Chennai: After a morning of violence and arson at Chennai's Marina Beach, the students who rallied a week-long sit-in there in support of Jallikattu, the bull-taming sport, said that they have ended their campaign.
- Jallikattu campaign at Marina Beach marred by violence today
- For a week, it was utterly peaceful, led by students
- Jallikattu ban has ended, so we're ending protests, say students
One of the main spokespersons of the movement, Raghava Lawrence, a famous movie producer and choreographer, told NDTV that "Whoever is still sitting there is not a part of our movement." He said "It's time for us to celebrate our success."
The decision to end the protests at the shoreline was in keeping with the counsel offered on social media and elsewhere by celebrities like Balaji, a Radio Jockey, and superstar Kamal Haasan, who stressed that students must not risk the goodwill and gains of the last week by abandoning their commitment to a peaceful protest.
Activated by the large demonstration -15,000 on some days at Marina Beach with satellite protests in other cities- the Tamil Nadu government has introduced an executive order permitting Jallikattu, which was banned in 2014 by the Supreme Court. This evening, law-makers will examine how to ensure that bulls and the harvest-festival sport are exempted from rules that forbid Jallikattu as part of the law that protects animals from cruelty.
The students first arrived at Marina Beach last Tuesday, then made nimble use of social media to enlist thousands of supporters, who were in agreement that their camp must be an apolitical zone with the sole focus remaining firmly pinned to over-turning the ban on Jallikattu. Through the week, they cleaned the area of litter, ensured attendees had food and water, and performed songs and speeches that portrayed the bull-taming sport as a ritual of vast significance in Tamil Nadu culture that has been vilified as abusive to animals.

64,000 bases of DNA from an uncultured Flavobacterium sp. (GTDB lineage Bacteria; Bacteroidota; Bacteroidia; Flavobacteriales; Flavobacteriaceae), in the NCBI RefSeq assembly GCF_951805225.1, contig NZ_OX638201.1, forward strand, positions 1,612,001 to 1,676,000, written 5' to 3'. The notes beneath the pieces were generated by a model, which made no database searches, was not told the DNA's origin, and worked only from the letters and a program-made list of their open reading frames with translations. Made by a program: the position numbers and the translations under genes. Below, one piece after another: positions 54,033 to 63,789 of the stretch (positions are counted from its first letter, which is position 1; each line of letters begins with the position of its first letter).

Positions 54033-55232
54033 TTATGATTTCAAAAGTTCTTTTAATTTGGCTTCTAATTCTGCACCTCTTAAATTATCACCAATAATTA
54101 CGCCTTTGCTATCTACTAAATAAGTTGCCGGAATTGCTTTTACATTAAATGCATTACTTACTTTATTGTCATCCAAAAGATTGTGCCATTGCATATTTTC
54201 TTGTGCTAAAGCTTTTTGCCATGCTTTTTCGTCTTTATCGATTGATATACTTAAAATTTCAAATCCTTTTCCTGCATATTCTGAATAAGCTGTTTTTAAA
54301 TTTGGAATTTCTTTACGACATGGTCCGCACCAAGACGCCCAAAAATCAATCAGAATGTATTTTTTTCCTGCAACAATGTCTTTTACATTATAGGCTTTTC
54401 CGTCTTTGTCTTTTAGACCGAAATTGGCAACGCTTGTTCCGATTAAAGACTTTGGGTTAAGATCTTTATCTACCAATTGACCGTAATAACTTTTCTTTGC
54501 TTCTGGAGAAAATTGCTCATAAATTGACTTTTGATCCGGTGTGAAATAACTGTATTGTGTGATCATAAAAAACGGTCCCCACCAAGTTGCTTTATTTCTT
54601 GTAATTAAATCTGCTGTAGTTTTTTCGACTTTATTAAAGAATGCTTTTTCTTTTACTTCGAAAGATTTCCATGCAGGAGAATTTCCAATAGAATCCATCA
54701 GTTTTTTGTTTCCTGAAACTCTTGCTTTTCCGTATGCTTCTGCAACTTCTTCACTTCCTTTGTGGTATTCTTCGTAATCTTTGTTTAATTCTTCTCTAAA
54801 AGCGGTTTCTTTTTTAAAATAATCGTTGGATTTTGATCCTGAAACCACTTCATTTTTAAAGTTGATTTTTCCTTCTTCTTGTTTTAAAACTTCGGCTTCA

This morning, the police asked them to leave the beach, pointing out that the area is needed to prep for Republic Day while stressing that law-makers are now moving to rescind the ban on Jallikattu. Students resisted. Some were lathi-charged. The police says outsiders who were not part of the movement then arrived to set police cars on fire and hurl stones at cops.
Animal rights groups like PETA say bulls are tortured, their tails often broken, as young men try to mount them in an open field to see who can hold onto the hump for longer than three jumps or buckings by the animal. The A-listers who have come out in support of Jallikattu say any incidents of cruelty are deviations and not the norm.